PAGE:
Erdogan: Turkey Has No Choice but Go Its Own Way on Syria 'Safe Zone'

Ankara and NATO ally Washington have agreed to establish a zone along 480 km of the Turkish border ■ Turkey has warned of unilateral military action if efforts do not meet its expectations, and it set an end-September deadline

American soldiers walk together during a joint U.S.-Turkey patrol, near Tel Abyad, Syria September 8, 2019
\ Rodi Said/ REUTERS

Turkey has not seen the developments it desires in efforts with the United States to form a "safe zone" in northeastern Syria and has no choice but to go its own path, President Tayyip Erdogan said on Tuesday.

Ankara and NATO ally Washington have agreed to establish a zone along 480 km (300 miles) of the Turkish border that Turkey wants to reach 30 km inside Syria. Turkey has repeatedly warned of unilateral military action if the efforts do not meet its expectations, and it set an end-September deadline.

>> The first step in a 1,000-mile journey to rebuild Syria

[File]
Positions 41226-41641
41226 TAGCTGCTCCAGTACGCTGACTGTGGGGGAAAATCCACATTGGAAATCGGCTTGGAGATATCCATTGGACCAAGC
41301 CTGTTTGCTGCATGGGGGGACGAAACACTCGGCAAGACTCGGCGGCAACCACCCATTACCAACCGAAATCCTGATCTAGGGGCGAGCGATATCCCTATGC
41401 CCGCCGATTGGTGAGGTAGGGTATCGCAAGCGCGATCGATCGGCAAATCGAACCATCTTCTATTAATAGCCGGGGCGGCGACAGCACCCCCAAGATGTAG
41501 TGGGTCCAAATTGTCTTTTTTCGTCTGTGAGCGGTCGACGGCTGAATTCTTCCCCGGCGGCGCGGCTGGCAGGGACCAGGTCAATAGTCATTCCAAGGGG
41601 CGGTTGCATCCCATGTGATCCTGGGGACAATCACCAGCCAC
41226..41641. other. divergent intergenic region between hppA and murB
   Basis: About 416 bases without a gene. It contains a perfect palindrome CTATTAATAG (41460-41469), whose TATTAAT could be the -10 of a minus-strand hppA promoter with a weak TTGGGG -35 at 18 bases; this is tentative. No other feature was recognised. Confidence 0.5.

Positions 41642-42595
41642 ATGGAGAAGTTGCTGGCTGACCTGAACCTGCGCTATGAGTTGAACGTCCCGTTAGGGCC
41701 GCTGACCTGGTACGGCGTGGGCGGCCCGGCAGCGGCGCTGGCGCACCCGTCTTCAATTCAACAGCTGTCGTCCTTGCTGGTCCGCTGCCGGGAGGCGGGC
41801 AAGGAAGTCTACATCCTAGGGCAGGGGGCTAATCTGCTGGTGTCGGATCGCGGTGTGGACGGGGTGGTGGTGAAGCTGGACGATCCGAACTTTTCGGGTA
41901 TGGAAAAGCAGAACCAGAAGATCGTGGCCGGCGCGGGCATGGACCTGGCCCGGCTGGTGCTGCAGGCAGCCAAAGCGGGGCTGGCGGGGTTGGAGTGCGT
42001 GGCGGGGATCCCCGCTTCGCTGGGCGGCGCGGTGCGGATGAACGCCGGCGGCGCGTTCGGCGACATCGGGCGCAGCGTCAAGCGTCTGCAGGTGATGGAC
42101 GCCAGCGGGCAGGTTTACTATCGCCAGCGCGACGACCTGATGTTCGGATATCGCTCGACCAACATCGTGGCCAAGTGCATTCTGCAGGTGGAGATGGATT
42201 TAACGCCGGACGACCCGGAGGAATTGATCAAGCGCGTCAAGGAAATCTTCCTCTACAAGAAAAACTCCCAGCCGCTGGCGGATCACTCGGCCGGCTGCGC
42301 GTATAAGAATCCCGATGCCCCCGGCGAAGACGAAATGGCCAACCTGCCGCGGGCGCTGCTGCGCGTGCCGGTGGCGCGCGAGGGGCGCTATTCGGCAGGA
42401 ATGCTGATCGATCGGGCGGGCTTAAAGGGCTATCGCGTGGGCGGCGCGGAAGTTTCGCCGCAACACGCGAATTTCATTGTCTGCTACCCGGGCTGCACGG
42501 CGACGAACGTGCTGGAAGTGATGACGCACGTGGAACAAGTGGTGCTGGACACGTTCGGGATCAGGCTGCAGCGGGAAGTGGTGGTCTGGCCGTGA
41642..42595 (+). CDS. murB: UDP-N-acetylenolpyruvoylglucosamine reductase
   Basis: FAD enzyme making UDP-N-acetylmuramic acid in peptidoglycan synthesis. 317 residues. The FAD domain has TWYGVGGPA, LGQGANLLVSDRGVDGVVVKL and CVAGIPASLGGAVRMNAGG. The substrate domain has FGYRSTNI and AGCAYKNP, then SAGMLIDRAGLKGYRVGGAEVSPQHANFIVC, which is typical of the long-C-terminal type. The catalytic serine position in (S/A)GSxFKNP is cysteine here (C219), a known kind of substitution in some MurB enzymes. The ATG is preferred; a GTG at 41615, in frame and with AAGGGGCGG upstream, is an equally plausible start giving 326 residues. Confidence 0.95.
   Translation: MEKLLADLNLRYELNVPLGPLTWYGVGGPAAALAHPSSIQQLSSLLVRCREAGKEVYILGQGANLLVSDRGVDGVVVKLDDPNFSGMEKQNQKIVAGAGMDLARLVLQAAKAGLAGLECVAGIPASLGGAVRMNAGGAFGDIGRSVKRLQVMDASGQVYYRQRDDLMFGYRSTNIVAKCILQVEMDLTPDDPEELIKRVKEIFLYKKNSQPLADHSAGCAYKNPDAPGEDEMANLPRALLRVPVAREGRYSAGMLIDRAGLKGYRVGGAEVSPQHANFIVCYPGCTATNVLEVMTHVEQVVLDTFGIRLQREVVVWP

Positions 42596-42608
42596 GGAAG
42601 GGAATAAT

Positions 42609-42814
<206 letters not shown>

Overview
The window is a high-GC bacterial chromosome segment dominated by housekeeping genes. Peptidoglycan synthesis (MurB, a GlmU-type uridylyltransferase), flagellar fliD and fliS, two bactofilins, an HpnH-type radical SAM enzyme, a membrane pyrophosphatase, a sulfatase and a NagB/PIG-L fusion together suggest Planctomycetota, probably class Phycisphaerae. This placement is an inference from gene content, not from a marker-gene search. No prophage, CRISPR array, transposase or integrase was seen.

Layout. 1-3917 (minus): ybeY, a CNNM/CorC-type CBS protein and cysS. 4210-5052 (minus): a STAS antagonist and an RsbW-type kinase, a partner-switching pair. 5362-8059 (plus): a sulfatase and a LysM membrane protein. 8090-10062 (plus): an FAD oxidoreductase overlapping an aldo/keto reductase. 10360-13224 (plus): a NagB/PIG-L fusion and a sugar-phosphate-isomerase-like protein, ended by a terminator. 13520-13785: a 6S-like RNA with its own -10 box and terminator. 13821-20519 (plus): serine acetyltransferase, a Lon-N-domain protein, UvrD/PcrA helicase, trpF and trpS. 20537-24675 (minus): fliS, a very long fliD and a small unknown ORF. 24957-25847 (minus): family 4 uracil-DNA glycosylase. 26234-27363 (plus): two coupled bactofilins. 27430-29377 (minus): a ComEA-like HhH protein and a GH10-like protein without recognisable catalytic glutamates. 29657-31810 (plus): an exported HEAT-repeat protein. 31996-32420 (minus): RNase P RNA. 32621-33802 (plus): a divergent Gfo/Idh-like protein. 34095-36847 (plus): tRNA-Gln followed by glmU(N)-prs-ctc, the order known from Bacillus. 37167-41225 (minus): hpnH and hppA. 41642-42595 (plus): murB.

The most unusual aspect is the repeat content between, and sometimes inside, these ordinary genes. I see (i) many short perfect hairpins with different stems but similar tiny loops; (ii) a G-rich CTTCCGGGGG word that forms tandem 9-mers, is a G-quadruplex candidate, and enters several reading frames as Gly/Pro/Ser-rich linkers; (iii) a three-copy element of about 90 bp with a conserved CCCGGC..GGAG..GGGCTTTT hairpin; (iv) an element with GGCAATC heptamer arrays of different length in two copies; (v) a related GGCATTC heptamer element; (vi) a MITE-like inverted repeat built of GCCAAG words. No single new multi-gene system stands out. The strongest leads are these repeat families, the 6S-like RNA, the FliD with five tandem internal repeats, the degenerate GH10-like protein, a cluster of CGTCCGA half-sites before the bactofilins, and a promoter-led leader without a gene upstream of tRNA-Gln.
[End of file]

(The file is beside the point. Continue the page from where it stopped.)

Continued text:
Speaking at the parliament's opening ceremony in Ankara, Erdogan said Turkey planned to settle 2 million people in the planned "safe zone," which he said would stretch east from the Euphrates river in Syria to the Iraqi border.

On Saturday, Syria's Foreign Minister Walid al-Moualem demanded an immediate withdrawal of all U.S. and Turkish troops from his country and warned that Syrian government forces had the right to take countermeasures if they refused.

The United States has around 1,000 troops in Syria tackling Islamic State militants. Turkey has also launched military incursions into northern Syria, targeting Islamic State and Kurdish YPG fighters.

"Any foreign forces operating in our territories without our authorization are occupying forces and must withdraw immediately," al-Moualem said during an address to the annual gathering of world leaders at the United Nations in New York.

"If they refuse, we have the right to take any and all countermeasures authorized under international law," he said.

U.S. President Donald Trump last year ordered the complete withdrawal of U.S. troops from Syria - only to later be convinced to leave some forces behind to ensure that Islamic State militants cannot stage a comeback.

The U.S. intervention in Syria began with air strikes in September 2014 under Trump's predecessor Barack Obama.